Until now, General Shwe has refused to answer Ban's calls or letters, and in the past has also snubbed Ibrahim Gambari, Ban's special envoy to Burma.
Shwe made his first public appearance early this week, more than two weeks after cyclone Nargis flooded a region that is home to an estimated 3.5 million people and 30 percent of Burma's rice production.
Pressure from Burmese leaders?
"There's tremendous pressure from within his own group," says Josef Silverstein, professor emeritus of political science at Rutgers University in New Jersey. "There are senior officers who may be quietly trying to get him to open up in certain ways. These men are not idiots. They have radio and TV. They know what's going on.
"They have this delusion of grandeur, and they are being called all kinds of names, people with no heart or sympathy," he continues. "I believe there's an internal pressure in the ruling group. More importantly, I think they're getting pressure from China. China has quietly been trying to act as intermediaries to get them to open up."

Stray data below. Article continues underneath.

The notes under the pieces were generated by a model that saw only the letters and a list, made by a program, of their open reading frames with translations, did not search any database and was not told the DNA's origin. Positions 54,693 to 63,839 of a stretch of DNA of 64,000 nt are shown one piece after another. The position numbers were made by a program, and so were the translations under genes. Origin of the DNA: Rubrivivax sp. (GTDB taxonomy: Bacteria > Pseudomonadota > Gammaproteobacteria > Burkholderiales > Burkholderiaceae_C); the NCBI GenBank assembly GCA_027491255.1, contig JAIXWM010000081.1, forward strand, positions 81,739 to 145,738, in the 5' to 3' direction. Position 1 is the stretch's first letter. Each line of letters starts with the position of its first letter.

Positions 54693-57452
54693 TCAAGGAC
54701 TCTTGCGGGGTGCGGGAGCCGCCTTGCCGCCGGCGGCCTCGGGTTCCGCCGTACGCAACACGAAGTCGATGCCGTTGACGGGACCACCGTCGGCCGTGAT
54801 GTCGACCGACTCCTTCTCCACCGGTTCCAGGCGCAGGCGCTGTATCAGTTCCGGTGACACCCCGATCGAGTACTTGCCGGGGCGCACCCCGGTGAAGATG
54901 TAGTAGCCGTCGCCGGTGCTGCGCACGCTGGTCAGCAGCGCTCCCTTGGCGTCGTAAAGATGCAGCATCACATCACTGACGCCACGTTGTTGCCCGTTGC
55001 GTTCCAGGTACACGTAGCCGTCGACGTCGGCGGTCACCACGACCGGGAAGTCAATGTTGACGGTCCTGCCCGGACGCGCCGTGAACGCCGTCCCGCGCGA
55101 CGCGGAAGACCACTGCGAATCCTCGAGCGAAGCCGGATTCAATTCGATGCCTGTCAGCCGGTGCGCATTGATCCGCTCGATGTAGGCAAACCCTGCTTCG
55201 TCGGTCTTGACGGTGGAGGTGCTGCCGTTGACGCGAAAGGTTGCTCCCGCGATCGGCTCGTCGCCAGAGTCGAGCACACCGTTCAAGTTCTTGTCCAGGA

Professor Silverstein says that while foreign pressure is working "in a Burmese way," he expects the Burmese will follow their pattern of appearing to listen and "cave in" to criticism, and then do little or nothing after the world looks away.
Ban, a career diplomat and former South Korean foreign minister, appears to be using the Asian style of avoiding public threats and confrontation to solve problems behind closed doors.
"The secretary-general has learned that if you want to get information, you have to go right to the top yourself," says Silverstein, reached by phone in Princeton, N.J.